Starting from these ‘tactical suggestions’ (Dewsbury et al. 2002, p. 439) and understanding geographical research as a pluralistic, open-ended process of experiencing and knowing space, in this volume I suggest exploring comic book geographies from both a representational and more-than-representational viewpoint and interpreting comics as an ‘emerging field of practice’ also in geography (Kuttner et al. 2020, p. 2). Comics offer more than representations of geographical issues; they are ‘cultural artifacts, sites of literacy, means of communication, discursive events and practices, sites of imaginative interplay, and tools for literacy sponsorship’ (Kuttner et al. 2020, pp. 2-3) that permit geographers to conduct qualitative research differently. Interpreting comics as performative doings permits me to open up comic book geographies to a double perspective that will emerge throughout the empirical chapters of the book: comics as doings and the practice of doing comics. Thinking of comics as doings means recognising that they act, move, affect, and intervene in the world. Comics create connections and relationships and activate practices that have effects beyond the comics’ frame, outside the page, and in the material world. As Ben Anderson claims, there has been a ‘range of substantive and theoretical research trajectories coalesce [ing] around the proposition that representations do things - they are activities that enable, sustain, interrupt, consolidate, or otherwise (re)make forms or ways of life’ (2019, p. 1120). Given cultural geographers’ ‘concerted effort to understand the force of representations as they make, remake, and unmake worlds’ (Anderson 2019, p. 1120), this book proposes a specific focus on how the intrinsically spatial grammar of comics (Groensteen 2007) has the potential to make, remake, and unmake urban contexts. As Dydia DeLyser et al. say, geographers ‘are working, in multiple ways, with multiple methods, to find geographical praxis that may speak to a world always in the making’ (DeLyser et al. 2010, p. 14). I suggest that the doing of comics could be embraced as a prolific research practice to explore the unfolding process of building worlds through words and images.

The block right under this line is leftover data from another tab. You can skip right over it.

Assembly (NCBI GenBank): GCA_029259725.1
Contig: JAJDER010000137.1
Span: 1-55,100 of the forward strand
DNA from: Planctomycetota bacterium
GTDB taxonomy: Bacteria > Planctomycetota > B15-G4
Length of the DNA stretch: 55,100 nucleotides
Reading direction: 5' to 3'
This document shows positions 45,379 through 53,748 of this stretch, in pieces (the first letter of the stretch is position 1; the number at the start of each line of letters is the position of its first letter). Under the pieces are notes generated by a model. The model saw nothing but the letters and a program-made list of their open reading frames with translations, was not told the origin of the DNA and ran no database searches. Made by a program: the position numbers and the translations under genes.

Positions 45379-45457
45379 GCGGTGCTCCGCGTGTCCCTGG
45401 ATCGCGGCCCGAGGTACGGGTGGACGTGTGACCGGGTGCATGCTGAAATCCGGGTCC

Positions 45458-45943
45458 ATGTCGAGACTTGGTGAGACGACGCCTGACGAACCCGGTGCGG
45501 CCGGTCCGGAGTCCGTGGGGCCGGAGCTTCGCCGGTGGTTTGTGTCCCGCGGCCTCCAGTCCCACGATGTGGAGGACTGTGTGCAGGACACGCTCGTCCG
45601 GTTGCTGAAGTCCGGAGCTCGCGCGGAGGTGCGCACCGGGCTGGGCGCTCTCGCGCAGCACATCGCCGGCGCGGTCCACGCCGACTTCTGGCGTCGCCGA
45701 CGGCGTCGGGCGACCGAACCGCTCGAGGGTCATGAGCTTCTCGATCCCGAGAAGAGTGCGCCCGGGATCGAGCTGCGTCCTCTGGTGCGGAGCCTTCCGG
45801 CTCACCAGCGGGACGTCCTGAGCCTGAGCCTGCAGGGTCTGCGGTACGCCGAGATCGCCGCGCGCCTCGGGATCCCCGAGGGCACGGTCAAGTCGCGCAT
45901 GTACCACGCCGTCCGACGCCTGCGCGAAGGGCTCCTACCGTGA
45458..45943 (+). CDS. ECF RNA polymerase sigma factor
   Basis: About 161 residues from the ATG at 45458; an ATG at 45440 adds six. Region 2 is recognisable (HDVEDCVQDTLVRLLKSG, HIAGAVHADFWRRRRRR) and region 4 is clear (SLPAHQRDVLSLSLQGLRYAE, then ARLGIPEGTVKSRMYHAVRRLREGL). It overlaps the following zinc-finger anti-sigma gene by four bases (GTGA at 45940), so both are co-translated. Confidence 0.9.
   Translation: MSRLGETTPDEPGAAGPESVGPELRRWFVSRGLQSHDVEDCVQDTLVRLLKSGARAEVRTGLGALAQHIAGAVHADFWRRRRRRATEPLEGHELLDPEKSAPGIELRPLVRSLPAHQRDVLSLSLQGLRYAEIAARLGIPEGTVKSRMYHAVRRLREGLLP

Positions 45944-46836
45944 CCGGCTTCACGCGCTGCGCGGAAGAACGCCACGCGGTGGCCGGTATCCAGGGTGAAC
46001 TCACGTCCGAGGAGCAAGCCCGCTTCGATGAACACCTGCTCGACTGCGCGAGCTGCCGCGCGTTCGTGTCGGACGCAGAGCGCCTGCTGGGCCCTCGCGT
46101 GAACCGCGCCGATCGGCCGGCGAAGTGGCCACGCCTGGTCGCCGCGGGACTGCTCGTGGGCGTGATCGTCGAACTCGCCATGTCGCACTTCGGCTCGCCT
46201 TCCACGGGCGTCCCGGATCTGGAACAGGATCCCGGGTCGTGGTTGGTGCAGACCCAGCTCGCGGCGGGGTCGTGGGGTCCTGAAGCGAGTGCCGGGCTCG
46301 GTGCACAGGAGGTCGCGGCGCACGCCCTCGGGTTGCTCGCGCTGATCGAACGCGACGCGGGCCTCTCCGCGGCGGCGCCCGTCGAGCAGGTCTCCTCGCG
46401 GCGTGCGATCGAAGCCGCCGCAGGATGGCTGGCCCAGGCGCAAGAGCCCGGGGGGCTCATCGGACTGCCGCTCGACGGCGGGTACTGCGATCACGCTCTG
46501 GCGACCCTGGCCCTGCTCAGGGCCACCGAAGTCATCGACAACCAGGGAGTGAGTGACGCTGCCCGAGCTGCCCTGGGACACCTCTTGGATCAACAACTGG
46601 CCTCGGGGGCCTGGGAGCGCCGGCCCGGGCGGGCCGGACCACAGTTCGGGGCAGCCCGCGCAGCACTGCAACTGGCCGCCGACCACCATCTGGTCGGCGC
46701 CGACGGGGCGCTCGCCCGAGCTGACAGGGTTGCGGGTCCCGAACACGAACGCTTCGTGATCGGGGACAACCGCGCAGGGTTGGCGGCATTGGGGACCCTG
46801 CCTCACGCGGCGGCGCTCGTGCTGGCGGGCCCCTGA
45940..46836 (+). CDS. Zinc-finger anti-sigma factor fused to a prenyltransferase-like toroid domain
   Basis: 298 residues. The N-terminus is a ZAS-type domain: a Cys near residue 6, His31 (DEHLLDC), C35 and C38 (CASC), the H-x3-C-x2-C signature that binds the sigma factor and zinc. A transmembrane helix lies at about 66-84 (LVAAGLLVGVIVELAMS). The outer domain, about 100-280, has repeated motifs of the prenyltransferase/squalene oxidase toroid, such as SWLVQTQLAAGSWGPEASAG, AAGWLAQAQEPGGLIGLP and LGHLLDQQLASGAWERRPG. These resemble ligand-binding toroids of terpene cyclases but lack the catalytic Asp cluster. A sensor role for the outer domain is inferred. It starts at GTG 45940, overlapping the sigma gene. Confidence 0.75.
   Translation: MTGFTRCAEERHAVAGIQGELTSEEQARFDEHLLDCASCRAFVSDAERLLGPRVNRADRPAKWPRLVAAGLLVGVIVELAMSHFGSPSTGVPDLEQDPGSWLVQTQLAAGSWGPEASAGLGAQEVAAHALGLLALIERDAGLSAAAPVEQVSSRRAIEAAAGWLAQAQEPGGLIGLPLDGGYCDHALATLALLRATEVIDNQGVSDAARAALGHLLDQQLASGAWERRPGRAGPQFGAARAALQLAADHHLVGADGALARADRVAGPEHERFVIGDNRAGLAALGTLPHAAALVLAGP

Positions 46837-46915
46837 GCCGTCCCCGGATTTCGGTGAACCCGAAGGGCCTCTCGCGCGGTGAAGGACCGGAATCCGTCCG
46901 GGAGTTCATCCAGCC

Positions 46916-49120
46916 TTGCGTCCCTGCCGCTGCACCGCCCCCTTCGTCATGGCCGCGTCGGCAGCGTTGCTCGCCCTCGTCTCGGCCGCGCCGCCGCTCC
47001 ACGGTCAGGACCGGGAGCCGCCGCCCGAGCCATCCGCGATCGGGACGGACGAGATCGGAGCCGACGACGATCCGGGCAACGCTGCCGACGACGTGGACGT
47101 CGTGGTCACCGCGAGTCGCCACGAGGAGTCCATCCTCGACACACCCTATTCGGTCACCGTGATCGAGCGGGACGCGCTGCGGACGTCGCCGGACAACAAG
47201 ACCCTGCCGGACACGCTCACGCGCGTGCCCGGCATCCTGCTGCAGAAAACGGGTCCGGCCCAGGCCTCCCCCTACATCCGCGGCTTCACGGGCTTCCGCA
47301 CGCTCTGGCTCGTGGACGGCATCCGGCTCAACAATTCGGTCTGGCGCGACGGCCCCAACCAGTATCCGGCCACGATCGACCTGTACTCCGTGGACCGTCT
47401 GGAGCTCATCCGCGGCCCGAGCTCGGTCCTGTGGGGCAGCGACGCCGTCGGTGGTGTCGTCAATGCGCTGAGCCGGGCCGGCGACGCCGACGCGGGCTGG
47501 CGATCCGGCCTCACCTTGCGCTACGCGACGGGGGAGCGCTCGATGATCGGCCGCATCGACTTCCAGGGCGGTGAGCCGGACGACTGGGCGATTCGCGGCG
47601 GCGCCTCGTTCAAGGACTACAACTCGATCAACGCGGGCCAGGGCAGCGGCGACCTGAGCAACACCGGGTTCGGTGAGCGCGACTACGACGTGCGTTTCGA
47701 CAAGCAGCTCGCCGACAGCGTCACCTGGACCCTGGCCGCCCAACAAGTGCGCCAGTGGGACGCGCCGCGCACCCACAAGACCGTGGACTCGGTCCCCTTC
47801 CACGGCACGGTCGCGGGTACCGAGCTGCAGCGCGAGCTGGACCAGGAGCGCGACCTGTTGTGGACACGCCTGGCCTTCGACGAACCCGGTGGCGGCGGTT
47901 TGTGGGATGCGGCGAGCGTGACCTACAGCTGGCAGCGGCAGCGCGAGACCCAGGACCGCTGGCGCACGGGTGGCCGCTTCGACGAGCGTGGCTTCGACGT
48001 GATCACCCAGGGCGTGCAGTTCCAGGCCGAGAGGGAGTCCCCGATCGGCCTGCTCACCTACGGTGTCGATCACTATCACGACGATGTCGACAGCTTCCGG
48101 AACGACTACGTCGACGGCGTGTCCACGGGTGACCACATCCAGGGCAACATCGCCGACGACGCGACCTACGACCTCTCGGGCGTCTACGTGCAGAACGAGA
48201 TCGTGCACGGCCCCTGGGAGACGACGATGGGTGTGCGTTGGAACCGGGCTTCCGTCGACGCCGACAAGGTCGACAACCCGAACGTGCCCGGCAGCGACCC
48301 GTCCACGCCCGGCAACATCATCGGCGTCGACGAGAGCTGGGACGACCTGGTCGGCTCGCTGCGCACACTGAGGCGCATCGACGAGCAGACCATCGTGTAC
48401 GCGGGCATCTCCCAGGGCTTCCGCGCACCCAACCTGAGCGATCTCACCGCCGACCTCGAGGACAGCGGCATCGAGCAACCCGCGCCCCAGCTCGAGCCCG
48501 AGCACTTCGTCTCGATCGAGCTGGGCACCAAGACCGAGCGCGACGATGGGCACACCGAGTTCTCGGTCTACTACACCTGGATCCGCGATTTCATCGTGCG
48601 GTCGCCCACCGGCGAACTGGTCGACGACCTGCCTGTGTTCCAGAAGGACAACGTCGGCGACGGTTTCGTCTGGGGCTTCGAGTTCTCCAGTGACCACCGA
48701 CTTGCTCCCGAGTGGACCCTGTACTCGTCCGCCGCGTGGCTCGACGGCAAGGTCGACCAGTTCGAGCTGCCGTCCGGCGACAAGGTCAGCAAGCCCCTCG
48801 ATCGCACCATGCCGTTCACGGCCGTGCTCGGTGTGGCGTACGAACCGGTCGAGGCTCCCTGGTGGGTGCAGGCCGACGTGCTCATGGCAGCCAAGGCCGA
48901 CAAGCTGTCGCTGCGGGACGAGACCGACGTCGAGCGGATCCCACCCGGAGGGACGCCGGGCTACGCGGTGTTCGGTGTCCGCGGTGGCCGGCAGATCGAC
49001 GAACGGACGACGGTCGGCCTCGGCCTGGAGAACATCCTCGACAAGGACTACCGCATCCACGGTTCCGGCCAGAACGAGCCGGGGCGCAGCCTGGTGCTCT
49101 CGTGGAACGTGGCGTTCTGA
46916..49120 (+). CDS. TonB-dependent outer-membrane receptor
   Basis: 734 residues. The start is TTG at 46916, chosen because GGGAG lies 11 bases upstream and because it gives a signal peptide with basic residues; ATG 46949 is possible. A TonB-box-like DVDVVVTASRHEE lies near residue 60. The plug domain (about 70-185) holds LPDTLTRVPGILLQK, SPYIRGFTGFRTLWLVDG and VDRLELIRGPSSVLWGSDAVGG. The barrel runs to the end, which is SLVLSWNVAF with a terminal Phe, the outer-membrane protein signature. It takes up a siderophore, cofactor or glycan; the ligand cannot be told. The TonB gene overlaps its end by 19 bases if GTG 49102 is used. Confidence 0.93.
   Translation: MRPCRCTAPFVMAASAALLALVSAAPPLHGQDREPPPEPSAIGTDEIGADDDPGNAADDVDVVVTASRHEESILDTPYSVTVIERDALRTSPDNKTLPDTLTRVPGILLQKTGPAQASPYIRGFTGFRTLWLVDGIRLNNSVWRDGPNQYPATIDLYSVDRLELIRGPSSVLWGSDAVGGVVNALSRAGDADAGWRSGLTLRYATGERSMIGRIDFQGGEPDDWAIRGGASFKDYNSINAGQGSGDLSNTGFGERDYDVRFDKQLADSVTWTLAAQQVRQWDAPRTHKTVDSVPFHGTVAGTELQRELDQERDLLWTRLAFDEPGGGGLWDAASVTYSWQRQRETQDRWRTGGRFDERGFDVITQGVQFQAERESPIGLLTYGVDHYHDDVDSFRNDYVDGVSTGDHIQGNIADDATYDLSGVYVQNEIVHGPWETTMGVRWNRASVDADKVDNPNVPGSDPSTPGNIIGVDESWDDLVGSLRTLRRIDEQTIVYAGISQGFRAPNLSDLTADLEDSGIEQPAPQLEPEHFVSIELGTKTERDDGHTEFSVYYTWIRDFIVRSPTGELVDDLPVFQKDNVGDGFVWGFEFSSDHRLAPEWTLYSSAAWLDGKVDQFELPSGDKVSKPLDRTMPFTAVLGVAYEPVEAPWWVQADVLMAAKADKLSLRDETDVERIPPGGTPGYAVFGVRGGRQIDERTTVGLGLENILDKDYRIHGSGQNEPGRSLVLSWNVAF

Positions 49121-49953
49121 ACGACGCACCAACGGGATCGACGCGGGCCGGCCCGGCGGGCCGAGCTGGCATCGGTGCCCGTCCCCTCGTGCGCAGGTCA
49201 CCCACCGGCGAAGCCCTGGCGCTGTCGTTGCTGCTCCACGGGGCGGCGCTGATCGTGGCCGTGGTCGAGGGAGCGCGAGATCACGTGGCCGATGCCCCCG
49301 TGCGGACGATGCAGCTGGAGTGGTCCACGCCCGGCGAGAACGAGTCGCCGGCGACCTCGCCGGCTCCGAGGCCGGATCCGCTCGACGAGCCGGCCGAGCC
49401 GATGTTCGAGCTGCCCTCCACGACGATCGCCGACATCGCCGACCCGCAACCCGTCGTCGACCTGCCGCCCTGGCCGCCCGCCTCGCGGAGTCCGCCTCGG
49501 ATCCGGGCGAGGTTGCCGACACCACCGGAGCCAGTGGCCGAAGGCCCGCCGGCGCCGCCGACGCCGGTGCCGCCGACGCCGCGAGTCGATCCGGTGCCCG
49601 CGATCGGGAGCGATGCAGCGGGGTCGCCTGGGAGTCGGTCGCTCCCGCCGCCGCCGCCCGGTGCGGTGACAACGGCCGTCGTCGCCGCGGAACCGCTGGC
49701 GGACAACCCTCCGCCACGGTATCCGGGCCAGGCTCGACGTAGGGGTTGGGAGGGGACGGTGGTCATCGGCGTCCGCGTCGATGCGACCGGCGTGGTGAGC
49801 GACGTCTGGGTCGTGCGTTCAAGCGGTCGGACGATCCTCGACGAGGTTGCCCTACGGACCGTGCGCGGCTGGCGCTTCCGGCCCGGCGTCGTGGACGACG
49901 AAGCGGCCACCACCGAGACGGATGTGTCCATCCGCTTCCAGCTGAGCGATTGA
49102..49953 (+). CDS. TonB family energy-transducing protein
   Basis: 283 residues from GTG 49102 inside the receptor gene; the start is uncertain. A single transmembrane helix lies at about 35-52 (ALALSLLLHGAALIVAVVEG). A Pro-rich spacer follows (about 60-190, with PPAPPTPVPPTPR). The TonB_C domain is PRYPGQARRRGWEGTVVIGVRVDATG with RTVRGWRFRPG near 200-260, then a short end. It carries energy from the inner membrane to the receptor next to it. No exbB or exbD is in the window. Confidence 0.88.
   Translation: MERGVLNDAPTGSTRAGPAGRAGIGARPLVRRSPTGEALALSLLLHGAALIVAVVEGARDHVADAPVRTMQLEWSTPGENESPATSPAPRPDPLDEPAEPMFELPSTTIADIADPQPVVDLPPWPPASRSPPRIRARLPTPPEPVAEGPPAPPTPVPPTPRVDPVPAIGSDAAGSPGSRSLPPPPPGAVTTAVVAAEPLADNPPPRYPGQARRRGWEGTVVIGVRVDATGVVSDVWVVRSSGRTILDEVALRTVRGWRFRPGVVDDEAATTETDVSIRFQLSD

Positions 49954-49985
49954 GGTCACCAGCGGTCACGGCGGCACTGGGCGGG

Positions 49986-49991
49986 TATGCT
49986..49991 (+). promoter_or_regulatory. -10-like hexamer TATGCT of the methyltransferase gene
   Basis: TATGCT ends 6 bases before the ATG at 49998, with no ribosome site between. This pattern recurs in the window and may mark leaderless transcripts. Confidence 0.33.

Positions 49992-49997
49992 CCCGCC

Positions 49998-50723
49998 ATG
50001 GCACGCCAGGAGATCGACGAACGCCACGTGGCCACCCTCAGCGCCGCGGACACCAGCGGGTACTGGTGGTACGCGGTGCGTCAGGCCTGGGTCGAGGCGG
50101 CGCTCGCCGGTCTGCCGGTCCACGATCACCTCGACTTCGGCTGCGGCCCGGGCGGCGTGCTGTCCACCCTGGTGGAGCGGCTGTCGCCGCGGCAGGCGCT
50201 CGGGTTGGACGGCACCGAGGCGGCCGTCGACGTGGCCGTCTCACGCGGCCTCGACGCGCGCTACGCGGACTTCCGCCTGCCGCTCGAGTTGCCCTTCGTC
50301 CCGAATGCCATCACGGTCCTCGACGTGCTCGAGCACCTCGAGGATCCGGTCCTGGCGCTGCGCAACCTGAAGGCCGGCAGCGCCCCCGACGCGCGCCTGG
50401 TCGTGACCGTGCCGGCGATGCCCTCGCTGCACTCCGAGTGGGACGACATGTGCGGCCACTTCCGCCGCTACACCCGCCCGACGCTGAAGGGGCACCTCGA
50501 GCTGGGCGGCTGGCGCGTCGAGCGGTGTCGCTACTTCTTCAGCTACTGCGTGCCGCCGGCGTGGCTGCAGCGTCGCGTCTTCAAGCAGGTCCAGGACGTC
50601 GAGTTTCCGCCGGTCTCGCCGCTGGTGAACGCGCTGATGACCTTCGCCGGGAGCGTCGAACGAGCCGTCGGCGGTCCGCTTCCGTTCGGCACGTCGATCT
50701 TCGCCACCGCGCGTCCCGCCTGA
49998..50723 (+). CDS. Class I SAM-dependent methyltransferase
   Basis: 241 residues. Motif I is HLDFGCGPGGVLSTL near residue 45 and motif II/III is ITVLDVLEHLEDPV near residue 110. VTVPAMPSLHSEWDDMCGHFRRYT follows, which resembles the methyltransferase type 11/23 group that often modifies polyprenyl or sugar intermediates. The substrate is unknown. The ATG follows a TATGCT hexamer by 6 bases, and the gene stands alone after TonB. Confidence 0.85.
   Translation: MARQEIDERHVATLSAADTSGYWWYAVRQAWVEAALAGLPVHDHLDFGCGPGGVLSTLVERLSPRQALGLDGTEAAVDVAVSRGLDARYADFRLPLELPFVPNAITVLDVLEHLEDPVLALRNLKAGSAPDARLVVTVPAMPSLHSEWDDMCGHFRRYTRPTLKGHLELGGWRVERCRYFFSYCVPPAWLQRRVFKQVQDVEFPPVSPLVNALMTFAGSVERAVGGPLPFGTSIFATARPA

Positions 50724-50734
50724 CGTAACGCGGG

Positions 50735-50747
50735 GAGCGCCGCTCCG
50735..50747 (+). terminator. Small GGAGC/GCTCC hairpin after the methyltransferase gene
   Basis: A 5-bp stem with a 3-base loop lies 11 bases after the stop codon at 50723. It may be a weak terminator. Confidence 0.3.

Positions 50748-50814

This ability of comic narratives to act on urban spaces is especially intriguing in light of the recent (re)appearance of a so-called creative turn in geography and the declared ‘urgency’ to experiment with creative approaches and methodologies, especially within the field of the geohumanities (Eshun and Madge 2016; Hawkins 2013b; Jellis 2015). The practice of doing comics thus represents an opportunity to embrace creativity ‘as a mode of critical exploration’ (Hawkins 2013a, p. 53). Harriet Hawkins has defined ‘creative geographies’as ‘modes of experimental “art-full” research that have creative practices at their heart’ and ‘have become increasingly vibrant of late’ (2015, pp. 262). As she further argues:

These research strategies, which see geographers working as and in collaboration with artists, creative writers and a range of other arts practitioners, re-cast geography’s interdisciplinary relationship with arts and humanities scholarship and practices and its own intradisciplinary relations.

(2015, pp. 262-263)